Infectious diseases, including invasive bacterial infections, represent the most frequent cause of death among infants and young children worldwide.1–6  Immunization programs have been the most successful strategy to decrease the morbidity and mortality caused by infections in children across the world.7–9  However, despite the enormous success of the immunization programs, important knowledge gaps remain that need to be addressed to further optimize the global impact of childhood vaccinations. One aspect that has attracted considerable attention is the variability of individual immune responses.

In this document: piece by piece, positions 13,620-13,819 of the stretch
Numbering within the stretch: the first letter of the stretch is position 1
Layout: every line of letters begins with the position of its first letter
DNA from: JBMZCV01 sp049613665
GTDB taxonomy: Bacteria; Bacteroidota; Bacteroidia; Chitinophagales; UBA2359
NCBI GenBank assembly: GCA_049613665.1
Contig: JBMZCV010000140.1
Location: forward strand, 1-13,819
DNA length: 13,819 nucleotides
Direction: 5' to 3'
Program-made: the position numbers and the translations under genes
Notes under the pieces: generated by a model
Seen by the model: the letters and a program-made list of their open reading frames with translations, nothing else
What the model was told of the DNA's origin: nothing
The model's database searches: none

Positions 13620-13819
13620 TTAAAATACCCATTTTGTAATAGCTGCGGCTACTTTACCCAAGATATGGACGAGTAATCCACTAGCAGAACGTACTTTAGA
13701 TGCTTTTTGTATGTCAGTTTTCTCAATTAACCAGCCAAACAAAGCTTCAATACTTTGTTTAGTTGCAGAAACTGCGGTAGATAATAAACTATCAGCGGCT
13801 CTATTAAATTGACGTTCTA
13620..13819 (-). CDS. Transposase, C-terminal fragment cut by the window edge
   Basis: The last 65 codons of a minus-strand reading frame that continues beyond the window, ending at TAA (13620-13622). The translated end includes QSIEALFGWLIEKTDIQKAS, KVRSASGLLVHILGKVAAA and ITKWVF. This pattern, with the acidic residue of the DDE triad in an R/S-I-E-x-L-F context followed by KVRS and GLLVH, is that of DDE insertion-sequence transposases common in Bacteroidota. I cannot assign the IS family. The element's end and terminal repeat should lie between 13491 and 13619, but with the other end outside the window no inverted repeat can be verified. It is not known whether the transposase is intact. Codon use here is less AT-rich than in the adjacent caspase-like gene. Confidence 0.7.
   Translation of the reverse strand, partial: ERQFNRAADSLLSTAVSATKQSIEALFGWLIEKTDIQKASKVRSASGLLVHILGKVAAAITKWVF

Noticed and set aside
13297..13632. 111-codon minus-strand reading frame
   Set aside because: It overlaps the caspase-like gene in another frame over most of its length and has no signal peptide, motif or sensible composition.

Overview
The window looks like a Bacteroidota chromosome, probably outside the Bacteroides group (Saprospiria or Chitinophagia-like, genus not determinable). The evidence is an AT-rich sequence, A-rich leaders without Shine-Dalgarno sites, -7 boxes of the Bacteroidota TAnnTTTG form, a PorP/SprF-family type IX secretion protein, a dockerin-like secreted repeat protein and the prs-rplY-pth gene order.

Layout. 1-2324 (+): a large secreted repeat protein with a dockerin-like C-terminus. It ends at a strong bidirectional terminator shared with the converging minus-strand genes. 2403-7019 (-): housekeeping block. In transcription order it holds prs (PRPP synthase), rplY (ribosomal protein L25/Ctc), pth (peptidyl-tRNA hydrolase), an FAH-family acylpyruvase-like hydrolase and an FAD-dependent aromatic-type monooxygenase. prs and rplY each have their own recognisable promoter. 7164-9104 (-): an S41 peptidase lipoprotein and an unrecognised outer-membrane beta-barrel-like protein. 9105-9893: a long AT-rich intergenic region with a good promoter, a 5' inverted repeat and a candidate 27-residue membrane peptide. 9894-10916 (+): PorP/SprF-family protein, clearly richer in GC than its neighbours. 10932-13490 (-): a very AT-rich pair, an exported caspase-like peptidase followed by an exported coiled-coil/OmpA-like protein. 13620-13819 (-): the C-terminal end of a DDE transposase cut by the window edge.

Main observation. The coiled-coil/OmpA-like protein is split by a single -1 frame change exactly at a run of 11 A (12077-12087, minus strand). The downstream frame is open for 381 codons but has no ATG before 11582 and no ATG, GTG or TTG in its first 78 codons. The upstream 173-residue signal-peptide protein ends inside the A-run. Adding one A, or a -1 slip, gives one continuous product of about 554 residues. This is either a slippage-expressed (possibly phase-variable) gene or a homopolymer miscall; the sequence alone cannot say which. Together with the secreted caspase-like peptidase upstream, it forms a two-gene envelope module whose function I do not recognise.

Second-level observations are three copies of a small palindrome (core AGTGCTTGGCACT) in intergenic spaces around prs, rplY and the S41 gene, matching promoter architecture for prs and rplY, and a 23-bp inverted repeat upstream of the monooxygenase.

In this issue of Pediatrics, Chapman et al.10  provide initial evidence of an important factor that may contribute to the differences in immune responses among young children after vaccination. Based on previous studies, mostly conducted in animal models, the authors hypothesized that the composition and diversity of the gut microbiome play a significant role in immune development and that by altering...

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